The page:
The days of worrying about imminent decline of crude petroleum production (known as “peak oil”) and a consequent energy crisis can be pushed well into the future, an expert from The Ohio State University suggested.
“Forget about peak oil,” Jeff Daniels said Thursday during a meeting of the Guernsey County Energy Coalition at the Southgate Hotel.
The development of horizontal drilling technology, as well as the use of hydraulic fracturing, will open the United States and the world to crude oil reserves previously untouchable.
As a result, the United States will be energy independent by 2035, Daniels said.
Although the new method of drilling that enables energy companies to tap into the fossil fuel reserves in the Marcellus and Utica shale formations here in eastern Ohio is costly, that expense is more than justified by the crude oil recovery rate, Daniels said.
“Horizontal drilling has a recovery rate three to four times greater than [conventional] drilling,” he said.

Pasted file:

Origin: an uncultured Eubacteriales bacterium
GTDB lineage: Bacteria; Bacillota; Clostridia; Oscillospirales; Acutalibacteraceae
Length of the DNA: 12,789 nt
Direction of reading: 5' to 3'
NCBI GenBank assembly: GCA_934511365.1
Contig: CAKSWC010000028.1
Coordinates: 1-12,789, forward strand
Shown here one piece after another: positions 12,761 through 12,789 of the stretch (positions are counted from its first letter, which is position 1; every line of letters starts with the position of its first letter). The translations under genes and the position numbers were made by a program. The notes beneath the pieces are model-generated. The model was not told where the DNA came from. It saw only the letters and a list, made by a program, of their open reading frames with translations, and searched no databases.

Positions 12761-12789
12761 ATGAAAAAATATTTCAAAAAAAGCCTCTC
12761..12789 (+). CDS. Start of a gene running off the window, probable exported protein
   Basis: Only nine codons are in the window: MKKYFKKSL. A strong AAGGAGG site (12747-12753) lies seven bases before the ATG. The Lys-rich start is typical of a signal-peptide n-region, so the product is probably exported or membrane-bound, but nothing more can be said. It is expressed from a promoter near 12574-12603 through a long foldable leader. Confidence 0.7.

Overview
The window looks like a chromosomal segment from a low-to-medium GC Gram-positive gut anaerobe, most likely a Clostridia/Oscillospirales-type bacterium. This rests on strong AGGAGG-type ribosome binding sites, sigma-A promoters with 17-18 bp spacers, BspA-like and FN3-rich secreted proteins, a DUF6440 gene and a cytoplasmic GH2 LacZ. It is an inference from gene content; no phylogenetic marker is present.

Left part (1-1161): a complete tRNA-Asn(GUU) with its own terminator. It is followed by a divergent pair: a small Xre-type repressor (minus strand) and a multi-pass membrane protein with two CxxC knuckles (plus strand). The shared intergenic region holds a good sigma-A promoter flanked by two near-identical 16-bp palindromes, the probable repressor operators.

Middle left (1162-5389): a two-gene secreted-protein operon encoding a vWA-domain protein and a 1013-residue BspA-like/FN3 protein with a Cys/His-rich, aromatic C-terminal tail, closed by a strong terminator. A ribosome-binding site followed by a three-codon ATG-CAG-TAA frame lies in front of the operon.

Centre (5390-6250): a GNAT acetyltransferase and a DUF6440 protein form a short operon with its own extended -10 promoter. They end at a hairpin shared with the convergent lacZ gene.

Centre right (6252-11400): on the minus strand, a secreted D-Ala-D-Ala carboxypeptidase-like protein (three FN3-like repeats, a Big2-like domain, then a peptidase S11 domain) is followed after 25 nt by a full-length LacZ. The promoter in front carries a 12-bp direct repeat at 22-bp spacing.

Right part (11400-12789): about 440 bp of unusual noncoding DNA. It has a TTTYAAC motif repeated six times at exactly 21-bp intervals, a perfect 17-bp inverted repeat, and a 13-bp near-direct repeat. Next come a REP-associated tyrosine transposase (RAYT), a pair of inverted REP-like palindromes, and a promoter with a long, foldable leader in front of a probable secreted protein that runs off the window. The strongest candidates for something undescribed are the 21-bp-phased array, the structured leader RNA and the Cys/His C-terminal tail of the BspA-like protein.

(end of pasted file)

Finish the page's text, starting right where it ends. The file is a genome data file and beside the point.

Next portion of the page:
The conventional method of vertical, drilled wells only captured 15 to 20 percent of the oil present, leaving about 80 percent of the reserve behind.
“Shale energy is just the beginning,” Daniels said. “We will be using horizontal drilling in the [traditional] fields.”
The current boom with regard to the shale promise is “not a geology play,” he said. “It’s a technology play.”
Horizontal drilling is the biggest “game changer” to come along in petroleum engineering in the course of Daniels’ 50-year career in geology, he said.
Despite Daniels’ belief there is yet an abundant supply of petroleum worldwide, he espoused a balanced approach to satisfying our energy needs. Nuclear and renewable energy sources must be developed and deployed in addition to our continued use of fossil fuels, he said.
The meeting Thursday was the 18th gathering of the Guernsey County Energy Coalition, said Jo Sexton, president of the Cambridge Area Chamber of Commerce. The next meeting will be Jan. 3.
She suggested members go online to check out how oil drilling rigs work.
“The more we understand about what is going on, the better,” she said.